Managing Montana’s Golden Eagles in a Landscape of Development: a Collaborative Approach

Scientific Disciplines
Biological Sciences - Terrestrial
Keywords
Wildlife conservation
Montana
mortality
golden eagle
working group
development
management recommendations
mitigation
Authors
Years
Volumes
Volume 18, No. 1-4

Managing montana’s golden eagles in a landscape 
Of development: a collaborative approach 
Catherine S. Wightman, Montana Fish, Wildlife and Parks, PO Box 200701, Helena, MT  59620 on 
behalf of the Montana Golden Eagle Working Group
The Montana Golden Eagle Working Group, an active coalition of agency representatives 
and eagle experts, was convened in April 2011 to address information needs and management 
recommendations for Golden Eagles in the state.  Current data indicates Golden Eagle 
populations may be declining across the western United States and stable or declining in 
Montana.  New energy and subdivision development may exacerbate these population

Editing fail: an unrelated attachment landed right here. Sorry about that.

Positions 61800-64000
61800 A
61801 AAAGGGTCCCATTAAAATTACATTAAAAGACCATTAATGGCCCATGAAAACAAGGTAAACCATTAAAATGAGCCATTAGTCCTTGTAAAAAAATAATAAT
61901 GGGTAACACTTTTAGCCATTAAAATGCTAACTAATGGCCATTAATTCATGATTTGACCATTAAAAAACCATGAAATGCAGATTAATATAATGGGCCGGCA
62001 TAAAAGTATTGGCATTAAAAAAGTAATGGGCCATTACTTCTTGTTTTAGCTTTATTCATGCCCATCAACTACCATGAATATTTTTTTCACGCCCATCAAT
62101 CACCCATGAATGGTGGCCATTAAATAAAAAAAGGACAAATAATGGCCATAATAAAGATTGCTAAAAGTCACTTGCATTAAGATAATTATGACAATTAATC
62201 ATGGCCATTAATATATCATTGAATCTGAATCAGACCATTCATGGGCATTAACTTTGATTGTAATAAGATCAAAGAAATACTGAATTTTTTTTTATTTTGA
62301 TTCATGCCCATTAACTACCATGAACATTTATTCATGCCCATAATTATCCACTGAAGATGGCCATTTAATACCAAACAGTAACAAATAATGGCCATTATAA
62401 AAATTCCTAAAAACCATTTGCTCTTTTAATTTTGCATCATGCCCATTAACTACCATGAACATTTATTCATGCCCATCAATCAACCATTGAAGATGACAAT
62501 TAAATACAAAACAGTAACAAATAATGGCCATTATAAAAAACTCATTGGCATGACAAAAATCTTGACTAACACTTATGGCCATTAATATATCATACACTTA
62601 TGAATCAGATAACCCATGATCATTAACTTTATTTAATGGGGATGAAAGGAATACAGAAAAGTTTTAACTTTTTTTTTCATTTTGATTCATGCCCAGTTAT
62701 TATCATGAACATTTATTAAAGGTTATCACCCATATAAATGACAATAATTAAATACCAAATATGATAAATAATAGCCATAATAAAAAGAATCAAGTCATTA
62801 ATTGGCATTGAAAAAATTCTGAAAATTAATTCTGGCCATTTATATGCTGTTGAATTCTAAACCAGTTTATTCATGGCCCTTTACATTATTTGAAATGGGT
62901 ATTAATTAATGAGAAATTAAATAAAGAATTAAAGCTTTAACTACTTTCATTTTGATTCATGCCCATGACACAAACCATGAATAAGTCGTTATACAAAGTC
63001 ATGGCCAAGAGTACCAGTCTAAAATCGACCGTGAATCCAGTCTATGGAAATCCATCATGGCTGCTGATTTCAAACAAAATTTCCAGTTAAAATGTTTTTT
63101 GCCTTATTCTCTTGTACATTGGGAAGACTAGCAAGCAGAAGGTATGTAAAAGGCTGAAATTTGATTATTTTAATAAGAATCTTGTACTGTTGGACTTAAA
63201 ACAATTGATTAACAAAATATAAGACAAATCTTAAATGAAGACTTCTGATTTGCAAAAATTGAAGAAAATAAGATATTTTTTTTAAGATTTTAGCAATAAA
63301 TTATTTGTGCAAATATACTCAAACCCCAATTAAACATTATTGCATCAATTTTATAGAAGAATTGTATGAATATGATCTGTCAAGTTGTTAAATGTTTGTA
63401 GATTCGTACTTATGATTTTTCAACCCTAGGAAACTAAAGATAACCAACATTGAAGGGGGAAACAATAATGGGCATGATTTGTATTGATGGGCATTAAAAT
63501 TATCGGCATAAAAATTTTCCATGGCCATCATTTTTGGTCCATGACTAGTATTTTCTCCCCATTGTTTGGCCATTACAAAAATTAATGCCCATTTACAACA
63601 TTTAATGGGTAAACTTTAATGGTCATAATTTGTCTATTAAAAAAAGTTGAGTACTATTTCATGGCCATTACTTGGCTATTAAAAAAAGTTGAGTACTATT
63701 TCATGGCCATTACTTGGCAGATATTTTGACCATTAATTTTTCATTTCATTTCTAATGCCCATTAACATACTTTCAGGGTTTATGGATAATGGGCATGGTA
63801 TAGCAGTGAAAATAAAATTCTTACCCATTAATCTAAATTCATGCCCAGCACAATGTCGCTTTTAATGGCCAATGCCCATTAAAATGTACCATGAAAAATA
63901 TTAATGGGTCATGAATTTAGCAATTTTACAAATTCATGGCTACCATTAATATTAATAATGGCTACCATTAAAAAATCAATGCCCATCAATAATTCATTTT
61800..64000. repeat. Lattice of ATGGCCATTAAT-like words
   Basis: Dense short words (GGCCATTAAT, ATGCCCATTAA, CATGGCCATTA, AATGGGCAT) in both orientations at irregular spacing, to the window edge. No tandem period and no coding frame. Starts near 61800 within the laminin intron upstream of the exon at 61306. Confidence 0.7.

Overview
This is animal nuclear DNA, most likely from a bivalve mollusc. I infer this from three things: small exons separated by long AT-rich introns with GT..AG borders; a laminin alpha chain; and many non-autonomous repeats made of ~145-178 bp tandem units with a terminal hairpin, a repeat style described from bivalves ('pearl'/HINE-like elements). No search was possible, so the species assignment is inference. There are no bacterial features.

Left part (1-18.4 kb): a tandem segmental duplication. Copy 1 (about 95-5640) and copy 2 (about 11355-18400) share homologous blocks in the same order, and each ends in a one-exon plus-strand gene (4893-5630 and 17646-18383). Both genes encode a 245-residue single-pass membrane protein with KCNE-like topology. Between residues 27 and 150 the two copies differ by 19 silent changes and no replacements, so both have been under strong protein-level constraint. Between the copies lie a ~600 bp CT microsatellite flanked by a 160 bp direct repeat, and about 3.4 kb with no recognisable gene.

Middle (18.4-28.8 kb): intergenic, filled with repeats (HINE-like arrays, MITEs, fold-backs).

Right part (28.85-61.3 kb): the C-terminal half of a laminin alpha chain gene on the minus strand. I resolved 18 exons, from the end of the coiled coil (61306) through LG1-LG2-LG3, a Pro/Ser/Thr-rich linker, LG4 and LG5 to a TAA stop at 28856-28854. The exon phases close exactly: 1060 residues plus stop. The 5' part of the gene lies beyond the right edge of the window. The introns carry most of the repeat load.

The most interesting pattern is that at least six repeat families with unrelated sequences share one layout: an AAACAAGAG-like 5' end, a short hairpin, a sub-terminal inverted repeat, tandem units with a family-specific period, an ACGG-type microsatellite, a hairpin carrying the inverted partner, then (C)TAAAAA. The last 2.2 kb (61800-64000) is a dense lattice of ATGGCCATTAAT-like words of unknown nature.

trends through direct mortality, indirect and direct habitat loss and alteration, and increased 
disturbance.  However, we lack information that is necessary to evaluate population-level 
impacts of new development.  In 2009, the U.S. Fish and Wildlife Service (USFWS) 
published a final rule authorizing limited issuance of permits to take Bald and Golden Eagles 
where the take is consistent with the goal of increasing or stable breeding populations, is 
associated with and not the purpose of an otherwise lawful activity, and cannot practicably 
be avoided despite the implementation of advanced conservation practices.  Consequently, 
limited take of eagles may be authorized relative to energy development or other activities 
while managing for no net loss to the population.  This means the USFWS must identify 
potential eagle mortality sources, the impact of potential mortality on the population, and 
impact avoidance, minimization, and compensatory mitigation strategies.  The Golden 
Eagle working group is drafting a monitoring strategy and management recommendations 
for Golden Eagles in a landscape of development.  Here we provide information on 
working group activities which are focused on allowing for continued development while 
simultaneously conserving one of Montana’s most charismatic birds.